In the end, the solution to this riddle is a matter of values. If you think (as Consumer Reports does) that it’s up to the vendor to get things right, when it comes to simple things like how one holds the phone, then the Devil’s Triangle argument is simply wrong. If you think (as Steve Jobs and many of my friends who work for vendors think) that the customer is to blame if they can’t deal with the “flaws” that they find in a complex and highly-engineered technology, then you’re going to agree with Michael and assume that there are very few situations where the customer doesn’t have some culpability.
Let me just tell you where I come down on this and hope for some illuminating comments. I think the benefit of the doubt should be given to the user. If the vendor is clear about the design tradeoffs and limitations and the deliverer (integrator) provides service that takes those limitations adequately into account and is clear about that, then I think, “Yes, it’s up to the consumer to deal with the limitations.” If the vendor and deliverer fail to do this–if the vendor isn’t clear about what the design tradeoffs are or if the vendor and deliverer allow you to get the idea that the product will do things (like make phone calls in normal situations when being held normally) that it won’t in fact do–then the onus is on them.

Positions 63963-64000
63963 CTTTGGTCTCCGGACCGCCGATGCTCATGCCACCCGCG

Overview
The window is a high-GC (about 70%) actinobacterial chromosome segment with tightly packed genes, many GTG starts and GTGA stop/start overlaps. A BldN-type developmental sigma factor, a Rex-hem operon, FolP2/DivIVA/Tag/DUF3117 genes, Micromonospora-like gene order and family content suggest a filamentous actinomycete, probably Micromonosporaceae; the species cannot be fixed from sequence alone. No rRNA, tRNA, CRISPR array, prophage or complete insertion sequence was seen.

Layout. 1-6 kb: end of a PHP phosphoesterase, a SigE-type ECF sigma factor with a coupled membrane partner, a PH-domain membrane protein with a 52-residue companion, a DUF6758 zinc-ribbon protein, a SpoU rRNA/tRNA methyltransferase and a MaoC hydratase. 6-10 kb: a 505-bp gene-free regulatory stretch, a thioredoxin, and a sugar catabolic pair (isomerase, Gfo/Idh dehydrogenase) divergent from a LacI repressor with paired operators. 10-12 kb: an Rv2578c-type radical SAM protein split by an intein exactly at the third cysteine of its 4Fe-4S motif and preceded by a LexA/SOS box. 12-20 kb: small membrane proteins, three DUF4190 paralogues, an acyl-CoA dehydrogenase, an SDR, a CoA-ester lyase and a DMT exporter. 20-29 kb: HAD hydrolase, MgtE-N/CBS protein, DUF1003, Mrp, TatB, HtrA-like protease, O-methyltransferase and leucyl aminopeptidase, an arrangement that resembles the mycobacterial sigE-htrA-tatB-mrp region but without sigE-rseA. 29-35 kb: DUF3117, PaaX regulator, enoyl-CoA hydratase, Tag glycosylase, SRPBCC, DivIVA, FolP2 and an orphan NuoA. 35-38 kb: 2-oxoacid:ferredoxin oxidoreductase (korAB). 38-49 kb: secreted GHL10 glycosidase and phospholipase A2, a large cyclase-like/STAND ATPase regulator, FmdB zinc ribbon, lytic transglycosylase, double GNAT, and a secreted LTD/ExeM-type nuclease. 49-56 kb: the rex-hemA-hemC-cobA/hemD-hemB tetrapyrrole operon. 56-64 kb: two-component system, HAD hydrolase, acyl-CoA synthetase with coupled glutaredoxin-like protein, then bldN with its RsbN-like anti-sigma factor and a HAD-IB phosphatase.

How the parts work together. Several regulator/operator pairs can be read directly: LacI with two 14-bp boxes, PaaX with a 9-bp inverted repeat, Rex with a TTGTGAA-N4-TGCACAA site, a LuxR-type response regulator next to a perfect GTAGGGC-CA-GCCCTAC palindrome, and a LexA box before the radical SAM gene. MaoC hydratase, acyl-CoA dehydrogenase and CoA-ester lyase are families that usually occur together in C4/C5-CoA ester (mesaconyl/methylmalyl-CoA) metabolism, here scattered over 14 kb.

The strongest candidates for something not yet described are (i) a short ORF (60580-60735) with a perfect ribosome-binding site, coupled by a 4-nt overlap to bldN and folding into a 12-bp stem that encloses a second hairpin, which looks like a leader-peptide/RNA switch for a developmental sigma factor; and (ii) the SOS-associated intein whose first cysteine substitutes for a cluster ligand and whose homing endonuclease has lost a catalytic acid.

So, for instance, if the building architect makes a mistake in the way the building was designed or the general contractor deviates from the design in a way that turns out to be dangerous, it’s up to them to fix it; the building owners are not culpable because they don’t want to limit the number of people allowed on each floor to a number far below what they’d been led to expect. And if the hip designer uses a brittle material and the doctor chips it when he or she installs it, it’s not up to the patient to walk less.
Just my view.
So why is this important? It’s important because this is not how the software industry works. It’s normal for vendors to be very close about the design of their technology, for vendor and integrator salespeople to make unrealistic claims about what the technology does or about the benefits to be received, for the people delivering the product to view limitations in delivery as upsell opportunities, etc., etc. So if my view were to prevail, and it were up to the vendor and deliverer to make sure that the product works as you would normally expect and the installation is what it should be, the industry would have to change.
Is that likely? Maybe, maybe not. But it gets more and more likely every time a user asked to adapt to some software’s vagaries asks himself or herself, “Isn’t this like being asked to hold an iPhone with tweezers?”
July 9, 2010